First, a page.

# Average street length

Consider cities around the world, from small to mega. What is the distribution of street lengths, as a function of population and density? How long is a typical street?

I think you’ll need to give some parameters. Do you count every change of name as a new street? What about East Main that continues as West Main on the other side of the center of town.

Where I grew up outside of Cleveland, the main streets tended to keep their names through adjoining suburbs and even the street numbers continued. Here in the East, what looks like a single street often changes it’s name at town lines.

How do you define the endpoints of a street? For instance, around here, Detroit Avenue runs through several western suburbs and exurbs, except that in the more westerly ones, it’s Detroit Road. And even out past the suburbs, it still continues, except then it’s State Route Something-or-other. On the other end, it heads into metropolitan Cleveland, but then in the middle of Cleveland it crosses a bridge over the Cuyahoga River, and turns into Superior Avenue, and I’m not sure what its fate is out on the East Side.

So do you count its length starting from Detroit the city (where it eventually heads), from the Ohio/Michigan border (where it becomes an Ohio state route instead of a Michigan one), from Lorain County (where it takes on the name “Detroit”), from the Lakewood/Rocky River line (where it changes from “Detroit Road” to “Detroit Avenue”), or from the Cleveland city line? And does it end at the Cuyahoga, or is Superior the same street?

Also, how do you do the averages? If a city contains one twenty-mile street and ten one-mile streets, does that make the typical street length one mile (because there are a greater count of them), or 20 miles (because there’s more total length of long street)?

Woo-hoo, Cleveland simulpost!

Good question. I don’t care about name changes or even municipal boundaries, just actual street geometry.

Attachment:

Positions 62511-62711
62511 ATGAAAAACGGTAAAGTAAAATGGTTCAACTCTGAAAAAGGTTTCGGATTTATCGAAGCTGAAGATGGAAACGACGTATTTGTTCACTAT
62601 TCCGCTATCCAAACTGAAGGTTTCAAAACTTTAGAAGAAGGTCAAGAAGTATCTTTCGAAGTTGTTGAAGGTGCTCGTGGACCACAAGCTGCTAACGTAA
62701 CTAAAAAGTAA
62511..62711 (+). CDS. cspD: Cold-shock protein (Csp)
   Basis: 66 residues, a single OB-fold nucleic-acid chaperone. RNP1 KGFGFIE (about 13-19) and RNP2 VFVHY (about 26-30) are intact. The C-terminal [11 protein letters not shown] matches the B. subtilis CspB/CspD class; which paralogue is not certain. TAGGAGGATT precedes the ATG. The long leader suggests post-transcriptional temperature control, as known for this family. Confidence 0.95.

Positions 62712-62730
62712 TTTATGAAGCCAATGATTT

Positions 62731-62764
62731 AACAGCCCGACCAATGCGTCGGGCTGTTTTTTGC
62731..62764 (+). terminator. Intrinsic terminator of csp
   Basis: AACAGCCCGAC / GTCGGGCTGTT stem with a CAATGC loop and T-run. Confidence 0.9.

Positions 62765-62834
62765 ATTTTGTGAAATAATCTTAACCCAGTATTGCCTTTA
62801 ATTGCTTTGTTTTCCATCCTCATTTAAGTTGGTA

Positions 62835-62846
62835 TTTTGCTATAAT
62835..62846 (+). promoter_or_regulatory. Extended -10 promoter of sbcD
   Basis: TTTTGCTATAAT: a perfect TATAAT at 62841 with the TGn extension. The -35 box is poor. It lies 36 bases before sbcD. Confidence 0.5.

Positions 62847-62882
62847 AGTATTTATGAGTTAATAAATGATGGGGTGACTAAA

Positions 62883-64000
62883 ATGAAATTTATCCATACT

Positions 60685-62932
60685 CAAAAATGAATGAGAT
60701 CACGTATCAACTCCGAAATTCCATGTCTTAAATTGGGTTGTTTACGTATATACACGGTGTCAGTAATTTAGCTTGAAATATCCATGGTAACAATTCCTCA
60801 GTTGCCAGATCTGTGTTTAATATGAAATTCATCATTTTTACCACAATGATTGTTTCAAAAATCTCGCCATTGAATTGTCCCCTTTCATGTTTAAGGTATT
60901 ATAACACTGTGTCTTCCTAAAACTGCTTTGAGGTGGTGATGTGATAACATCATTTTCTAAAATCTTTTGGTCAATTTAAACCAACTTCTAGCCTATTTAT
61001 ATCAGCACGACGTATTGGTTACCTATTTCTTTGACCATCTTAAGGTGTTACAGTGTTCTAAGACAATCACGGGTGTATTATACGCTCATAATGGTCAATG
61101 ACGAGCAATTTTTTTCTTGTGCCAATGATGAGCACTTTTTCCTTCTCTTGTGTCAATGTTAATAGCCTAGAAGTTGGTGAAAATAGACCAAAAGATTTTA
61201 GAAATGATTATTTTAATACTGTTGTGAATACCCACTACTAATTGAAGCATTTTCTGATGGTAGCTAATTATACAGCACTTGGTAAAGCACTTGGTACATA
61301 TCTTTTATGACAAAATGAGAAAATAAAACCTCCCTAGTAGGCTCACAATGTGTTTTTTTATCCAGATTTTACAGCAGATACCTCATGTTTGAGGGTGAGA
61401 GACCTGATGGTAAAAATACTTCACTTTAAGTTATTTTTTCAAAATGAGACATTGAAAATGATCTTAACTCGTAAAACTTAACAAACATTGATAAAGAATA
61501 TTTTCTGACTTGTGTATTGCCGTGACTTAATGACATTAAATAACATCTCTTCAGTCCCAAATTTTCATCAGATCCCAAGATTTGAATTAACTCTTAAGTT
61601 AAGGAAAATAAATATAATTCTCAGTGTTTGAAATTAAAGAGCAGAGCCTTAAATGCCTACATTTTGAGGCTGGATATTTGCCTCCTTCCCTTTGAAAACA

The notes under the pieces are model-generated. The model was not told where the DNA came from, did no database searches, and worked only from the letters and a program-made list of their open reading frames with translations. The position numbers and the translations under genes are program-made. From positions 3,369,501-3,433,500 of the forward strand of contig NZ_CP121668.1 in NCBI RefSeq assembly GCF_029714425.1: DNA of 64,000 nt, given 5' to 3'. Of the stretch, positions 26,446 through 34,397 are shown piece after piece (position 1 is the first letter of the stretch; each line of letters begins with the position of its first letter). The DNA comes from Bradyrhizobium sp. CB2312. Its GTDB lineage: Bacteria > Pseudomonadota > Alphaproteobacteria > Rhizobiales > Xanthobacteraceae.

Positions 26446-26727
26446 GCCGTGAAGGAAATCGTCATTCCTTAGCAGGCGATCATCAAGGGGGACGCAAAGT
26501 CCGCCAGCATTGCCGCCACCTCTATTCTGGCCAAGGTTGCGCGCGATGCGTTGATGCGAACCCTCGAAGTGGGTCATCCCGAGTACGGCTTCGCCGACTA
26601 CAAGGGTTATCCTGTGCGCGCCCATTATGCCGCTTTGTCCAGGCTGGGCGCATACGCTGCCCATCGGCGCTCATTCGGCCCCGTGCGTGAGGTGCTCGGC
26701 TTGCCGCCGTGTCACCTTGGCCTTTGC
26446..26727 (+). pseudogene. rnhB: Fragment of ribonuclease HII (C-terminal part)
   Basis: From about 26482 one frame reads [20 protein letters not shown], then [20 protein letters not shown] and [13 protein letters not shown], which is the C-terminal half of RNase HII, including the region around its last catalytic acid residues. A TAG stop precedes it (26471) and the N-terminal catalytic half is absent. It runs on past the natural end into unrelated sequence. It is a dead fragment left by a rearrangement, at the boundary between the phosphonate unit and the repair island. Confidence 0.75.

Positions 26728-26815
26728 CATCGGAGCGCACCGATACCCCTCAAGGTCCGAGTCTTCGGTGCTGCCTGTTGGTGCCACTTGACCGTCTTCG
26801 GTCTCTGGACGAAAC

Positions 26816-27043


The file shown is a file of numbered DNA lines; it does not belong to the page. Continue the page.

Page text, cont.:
ETA I hadn’t thought about bridges; are they that common that they would skew the statistics? To be consistent, I suppose a street that runs across a bridge is still one street.

In much of the third world,streets don’t have names. In some cases, they are named on google maps, but local people don’t know those names. About half of them cannot accommodate an automotile.

In modern US subdivisions, there are huge numbers of streets that have only a couple of houses on them, connected to the main city by a street fifteen miles long.

In the US, the states have highly variable municipality definitions. In some, every county road has a name, which may or may not be the same as the part of the road that lies within a city or town.

Im going to take a wild guess and say the average named roadway is a mile long, and leave it to someone else to gather and present evidence that that is not a good approximation. There – that was easy.

I mentioned the distribution since that’s more information than a single average, however we define it. In my mind, a typical street should be one that actual residents most frequently encounter (these would be typical residents, of course). I should think that a nice dense city has more than a dozen streets, so maybe when we quantify things the precise averaging method will not make much difference.

What about highways? Is US 80 a 3000 mile long street? If you don’t want to include highways, how do you distinguish them from “streets”?

I hope we can distinguish interstate highways from streets by the fact that they are less numerous. If we must in order to get a well-defined question, we can cut everything off at some agreed-upon urban boundary.

I’m not following that. Given any one particular street, how do we decide whether it is a highway or not? Saying highways are less numerous than streets doesn’t help answer that.

I’m not following this either. Are you saying that a street which crosses city limits doesn’t count as a street by your definition? That would exclude a huge number of things that almost everyone would agree are city streets. And you just said earlier in this thread that you don’t care about municipal boundaries, just street geometry.